A major decision on the controversial Thirty Meter Telescope, the State Land Board says "build it".
TMT has its permit to build a-top Mauna Kea but it's not that simple.
That permit is one of the final obstacles the project needed to get by.
However, that doesn't mean construction on Mauna Kea will be restart anytime soon.
TMT opponents have thirty days to appeal the State Land Board's decision.
Island News was told opponents will go forward with the appeal to the Hawaii Supreme Court. We also asked if there's a potential for more protests on the mountain.
"I think BLNR is setting up a situation where that might be possible," Kealoha Pisciotta, a TMT opponent said.
Pisciotta says TMT opponents should stay calm, for now.
"Until the court says it's a good decision or a bad decision, no one should be moving anything," Pisciotta said.
Meanwhile, a TMT spokesperson told Island News the company is pleased with the BLNR's decision but couldn't say if or when construction on Mauna Kea would resume.
"I think we're going to go back and look at our next steps first. I think it's kind of premature at this point to say whether we're going to move forward at this point," Scott Ishikawa, TMT Spokesperson said.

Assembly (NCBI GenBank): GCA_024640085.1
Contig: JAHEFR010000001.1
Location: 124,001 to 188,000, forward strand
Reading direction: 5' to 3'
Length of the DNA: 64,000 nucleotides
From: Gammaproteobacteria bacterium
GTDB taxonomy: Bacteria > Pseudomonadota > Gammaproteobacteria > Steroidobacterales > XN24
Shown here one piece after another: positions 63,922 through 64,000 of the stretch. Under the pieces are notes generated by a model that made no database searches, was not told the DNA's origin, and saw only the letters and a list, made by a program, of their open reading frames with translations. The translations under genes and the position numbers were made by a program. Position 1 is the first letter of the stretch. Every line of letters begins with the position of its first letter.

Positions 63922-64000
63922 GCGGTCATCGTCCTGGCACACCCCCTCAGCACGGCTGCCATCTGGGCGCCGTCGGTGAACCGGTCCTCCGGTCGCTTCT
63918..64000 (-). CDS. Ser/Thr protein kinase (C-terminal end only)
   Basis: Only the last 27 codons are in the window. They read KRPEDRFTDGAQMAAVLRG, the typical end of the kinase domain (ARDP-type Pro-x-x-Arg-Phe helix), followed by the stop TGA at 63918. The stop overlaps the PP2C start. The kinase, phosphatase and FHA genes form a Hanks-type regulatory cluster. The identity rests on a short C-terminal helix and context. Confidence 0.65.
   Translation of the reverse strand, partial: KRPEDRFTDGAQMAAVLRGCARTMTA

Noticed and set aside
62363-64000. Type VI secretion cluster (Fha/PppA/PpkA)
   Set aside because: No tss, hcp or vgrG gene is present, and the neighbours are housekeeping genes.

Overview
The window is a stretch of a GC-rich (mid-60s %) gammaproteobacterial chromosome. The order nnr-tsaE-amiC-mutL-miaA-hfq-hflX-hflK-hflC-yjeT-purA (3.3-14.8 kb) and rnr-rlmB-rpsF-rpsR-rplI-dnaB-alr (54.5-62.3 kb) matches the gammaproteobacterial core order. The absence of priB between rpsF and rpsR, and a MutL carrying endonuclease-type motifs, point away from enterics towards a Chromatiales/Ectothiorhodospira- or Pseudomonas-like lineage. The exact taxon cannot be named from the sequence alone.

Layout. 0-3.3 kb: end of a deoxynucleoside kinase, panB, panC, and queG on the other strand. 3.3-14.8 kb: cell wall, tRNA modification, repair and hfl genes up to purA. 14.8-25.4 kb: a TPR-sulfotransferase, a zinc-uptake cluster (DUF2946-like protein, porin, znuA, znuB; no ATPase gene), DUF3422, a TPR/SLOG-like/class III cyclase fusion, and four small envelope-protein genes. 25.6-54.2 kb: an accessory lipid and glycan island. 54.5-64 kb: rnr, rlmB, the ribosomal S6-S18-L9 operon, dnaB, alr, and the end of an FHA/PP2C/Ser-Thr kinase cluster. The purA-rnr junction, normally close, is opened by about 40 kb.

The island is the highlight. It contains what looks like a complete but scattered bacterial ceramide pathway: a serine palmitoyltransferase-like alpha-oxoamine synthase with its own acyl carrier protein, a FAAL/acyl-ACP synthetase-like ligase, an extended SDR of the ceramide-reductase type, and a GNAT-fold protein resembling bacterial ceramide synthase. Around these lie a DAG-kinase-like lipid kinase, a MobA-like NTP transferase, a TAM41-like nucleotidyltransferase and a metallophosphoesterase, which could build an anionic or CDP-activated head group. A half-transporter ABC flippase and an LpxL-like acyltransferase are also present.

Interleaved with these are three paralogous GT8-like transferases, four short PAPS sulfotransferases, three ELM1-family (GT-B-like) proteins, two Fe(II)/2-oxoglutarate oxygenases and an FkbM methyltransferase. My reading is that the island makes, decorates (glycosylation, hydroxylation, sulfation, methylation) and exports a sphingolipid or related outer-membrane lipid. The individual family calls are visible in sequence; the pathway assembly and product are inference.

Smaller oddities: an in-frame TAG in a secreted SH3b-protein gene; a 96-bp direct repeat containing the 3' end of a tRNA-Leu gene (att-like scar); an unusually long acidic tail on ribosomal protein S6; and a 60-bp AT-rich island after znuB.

It took seven years for the University of Hawaii to get this permit and released the following statement:
The University of Hawaii thanks the Board of Land and Natural Resources and the hearing officer for all of their diligence and hard work on this second contested case. The university first applied for this permit seven years ago, and we believe this decision and the underlying vote represent a fitting and fair reflection of an issue that has divided many in the community who care deeply about Maunakea.
Maunakea is precious to all of Hawaii, and we know that science and culture can synergistically coexist there, now and into the future. We have a solid foundation to build on with the plans that have been developed and the work that has been done thanks to the dedication of the Office of Maunakea Management and the volunteer community members who have served on the Mauanakea Management Board and the Kahu Ku Mauna council over the past 17 years.
We know we have more to do, and we stand firmly committed to collaboratively build a global model of harmonious and inspirational stewardship that is befitting of the amazing cultural, natural, educational and scientific traditions and resources of Maunakea.
The BLNR chairperson, governor and attorney general also weighed in.
"This was one of the most difficult decisions the board has ever made," Suzanne Case, the BLNR Chairperson said.
"I feel like the process was fair, it was conducted in the open, I'm proud of the board conducting it in such a way and look forward to the next steps," Gov. Ige said.
"It seems like what you can see in the 343 pages is a lot of balance," Doug Chin, the state attorney general said.
The seven member board voted 5-to-2 in favor of approving the permit.
Their votes and reasoning can be found on the DLNR's website starting on page 271 of the 343 page document the Attorney General referred to.